Here are a couple of representative threads on the Chef Mailing Lists where people are diligently seeking advice about alternative ways to use Chef:
Should we use a single GitHub repository for Chef cookbooks? Or one GitHub repository per cookbook? Why choose one or the other approach in a give situation? What are the potential benefits and tradeoffs? Does anybody really know? Are we over-thinking this issue? Maybe we all should take a deep breath, tear our hair out, throw Chef under the bus and just write fu#king shell scripts!
Like many of the tools we use in DevOps, Chef is powerful and complex and there are multiple good-practice possibilities for how to use it. Many people have an opinion based on their experience, but it’s often challenging to get a clear delineation of what’s important and why. Too often, we discuss and discuss the same issues over and over-to the point where our brains seize up and we get nothing done.
What’s the point of flogging a topic to death when there’s no fundamental truth to be found? Just pick a direction and run with it. If it doesn’t work out (and it will probably need some tweaking anyhow regardless) you can reiterate on it later.
I realize that infrastructure code lives at a lower level and is sometimes more challenging to change (full-stack engineers, anyone?). But at the end of the day, there may be no right way and no wrong way to do something-often it’s a matter of choosing among tradeoffs. If the direction were clear, everybody would be doing it that way already.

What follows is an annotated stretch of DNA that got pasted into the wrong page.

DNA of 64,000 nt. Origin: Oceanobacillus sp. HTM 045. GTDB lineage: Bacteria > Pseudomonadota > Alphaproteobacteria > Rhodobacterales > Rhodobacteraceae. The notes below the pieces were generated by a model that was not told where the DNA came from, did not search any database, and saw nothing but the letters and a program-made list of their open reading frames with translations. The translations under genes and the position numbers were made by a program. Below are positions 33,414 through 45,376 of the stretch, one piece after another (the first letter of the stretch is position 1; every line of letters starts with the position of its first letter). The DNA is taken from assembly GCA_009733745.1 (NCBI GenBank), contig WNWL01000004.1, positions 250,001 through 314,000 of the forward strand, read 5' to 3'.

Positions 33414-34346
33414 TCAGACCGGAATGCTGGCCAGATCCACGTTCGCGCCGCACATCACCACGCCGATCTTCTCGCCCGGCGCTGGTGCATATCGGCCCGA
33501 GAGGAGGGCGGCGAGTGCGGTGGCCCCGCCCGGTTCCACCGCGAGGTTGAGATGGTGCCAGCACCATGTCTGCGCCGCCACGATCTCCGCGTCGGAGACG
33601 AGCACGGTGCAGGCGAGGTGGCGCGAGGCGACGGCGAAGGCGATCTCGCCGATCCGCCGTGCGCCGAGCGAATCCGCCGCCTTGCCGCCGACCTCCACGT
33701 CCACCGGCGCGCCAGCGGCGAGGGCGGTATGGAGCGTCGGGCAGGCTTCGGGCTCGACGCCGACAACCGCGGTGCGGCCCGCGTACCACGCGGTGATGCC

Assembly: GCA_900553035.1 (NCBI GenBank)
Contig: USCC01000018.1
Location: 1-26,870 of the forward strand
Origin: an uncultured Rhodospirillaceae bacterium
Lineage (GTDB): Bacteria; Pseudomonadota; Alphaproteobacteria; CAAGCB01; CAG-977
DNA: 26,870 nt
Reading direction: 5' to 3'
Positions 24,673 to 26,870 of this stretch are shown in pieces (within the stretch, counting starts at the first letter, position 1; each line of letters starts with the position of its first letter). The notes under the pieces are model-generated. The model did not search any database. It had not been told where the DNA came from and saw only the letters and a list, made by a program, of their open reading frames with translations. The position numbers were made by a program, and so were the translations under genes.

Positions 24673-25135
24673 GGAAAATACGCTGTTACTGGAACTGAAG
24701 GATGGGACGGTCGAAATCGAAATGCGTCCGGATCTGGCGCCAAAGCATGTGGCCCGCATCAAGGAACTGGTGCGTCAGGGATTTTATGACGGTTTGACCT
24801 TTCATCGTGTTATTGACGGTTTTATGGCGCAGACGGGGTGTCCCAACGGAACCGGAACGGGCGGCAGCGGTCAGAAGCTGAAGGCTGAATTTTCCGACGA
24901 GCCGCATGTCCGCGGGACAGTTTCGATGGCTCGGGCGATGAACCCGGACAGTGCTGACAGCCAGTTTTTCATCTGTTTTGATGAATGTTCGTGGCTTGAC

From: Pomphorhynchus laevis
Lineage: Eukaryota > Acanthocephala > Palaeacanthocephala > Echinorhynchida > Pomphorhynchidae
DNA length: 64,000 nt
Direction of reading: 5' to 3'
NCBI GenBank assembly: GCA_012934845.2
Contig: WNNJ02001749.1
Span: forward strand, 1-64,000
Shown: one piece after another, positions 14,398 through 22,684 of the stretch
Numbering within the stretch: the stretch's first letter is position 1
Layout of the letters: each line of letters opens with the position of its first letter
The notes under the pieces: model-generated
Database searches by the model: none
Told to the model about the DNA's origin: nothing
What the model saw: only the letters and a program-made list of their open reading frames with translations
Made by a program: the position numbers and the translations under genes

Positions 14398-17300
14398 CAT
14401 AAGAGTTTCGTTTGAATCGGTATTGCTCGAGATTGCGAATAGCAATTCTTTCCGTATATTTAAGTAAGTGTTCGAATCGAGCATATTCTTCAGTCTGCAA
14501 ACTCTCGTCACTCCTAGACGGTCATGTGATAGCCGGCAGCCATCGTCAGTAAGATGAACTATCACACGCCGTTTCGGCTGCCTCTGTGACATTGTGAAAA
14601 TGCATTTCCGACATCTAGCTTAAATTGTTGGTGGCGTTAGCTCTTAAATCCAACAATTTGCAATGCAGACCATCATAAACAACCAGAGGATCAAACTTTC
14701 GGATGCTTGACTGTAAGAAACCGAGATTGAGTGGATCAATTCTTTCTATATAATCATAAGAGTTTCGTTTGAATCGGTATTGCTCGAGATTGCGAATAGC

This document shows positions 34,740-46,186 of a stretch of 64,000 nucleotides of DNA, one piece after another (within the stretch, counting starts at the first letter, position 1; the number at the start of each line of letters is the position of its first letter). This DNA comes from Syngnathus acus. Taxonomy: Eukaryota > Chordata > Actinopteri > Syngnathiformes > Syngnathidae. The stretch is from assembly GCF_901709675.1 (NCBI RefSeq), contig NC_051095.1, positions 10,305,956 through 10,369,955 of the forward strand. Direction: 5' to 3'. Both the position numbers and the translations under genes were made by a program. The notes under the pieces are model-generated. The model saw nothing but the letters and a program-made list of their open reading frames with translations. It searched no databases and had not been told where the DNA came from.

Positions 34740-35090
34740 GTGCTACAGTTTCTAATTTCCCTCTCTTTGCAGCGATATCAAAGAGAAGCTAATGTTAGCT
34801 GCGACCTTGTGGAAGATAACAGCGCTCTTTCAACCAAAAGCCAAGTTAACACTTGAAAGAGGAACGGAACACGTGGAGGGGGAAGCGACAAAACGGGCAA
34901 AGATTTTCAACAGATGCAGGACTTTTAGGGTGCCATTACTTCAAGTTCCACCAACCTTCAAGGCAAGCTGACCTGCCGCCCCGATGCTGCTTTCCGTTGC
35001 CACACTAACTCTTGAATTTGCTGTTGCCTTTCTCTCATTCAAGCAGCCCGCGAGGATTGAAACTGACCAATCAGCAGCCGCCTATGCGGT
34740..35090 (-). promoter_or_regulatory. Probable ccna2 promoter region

Going back to Chef cookbooks and repositories: The Berkshelf Way suggests that you put each cookbook in its own GitHub repository and give every cookbook its own Berksfile. With this approach, which I tend to prefer, you avoid putting cookbooks in a central repository altogether (and you may not even need a centralized “Chef” repository.)
This approach has the benefit of enabling tools like Berkshelf to easily manage all cookbook dependencies for you. It also allows you to treat each cookbook as an individual piece of versioned software. However, if you go the route of one Git repo per cookbook, you can end up with hundreds of repos, and managers often don’t like that. That’s the tradeoff…
What amazes me is how what is actually a pretty simple choice/process can be debated to the point of causing hypertension. Why do we all (myself included!) seem to need some form of external validation about whether or not our chosen approach is “right”? If we can just remember that these debates wouldn’t even occur if there were an agreed “right way,” we could all relax a bit and make our decisions with confidence-provided one understands the tradeoffs and what makes sense in one’s specific environment.
If you’re up against a funky choice with Chef, Puppet or other automation tools, reach out to us. We help folks make these kinds of decisions every day. We’ve seen how the pros and cons play out and can save your internal team months of debate. We can’t guarantee that our way is “the right way.” But it will be a valid approach that will keep you moving forward.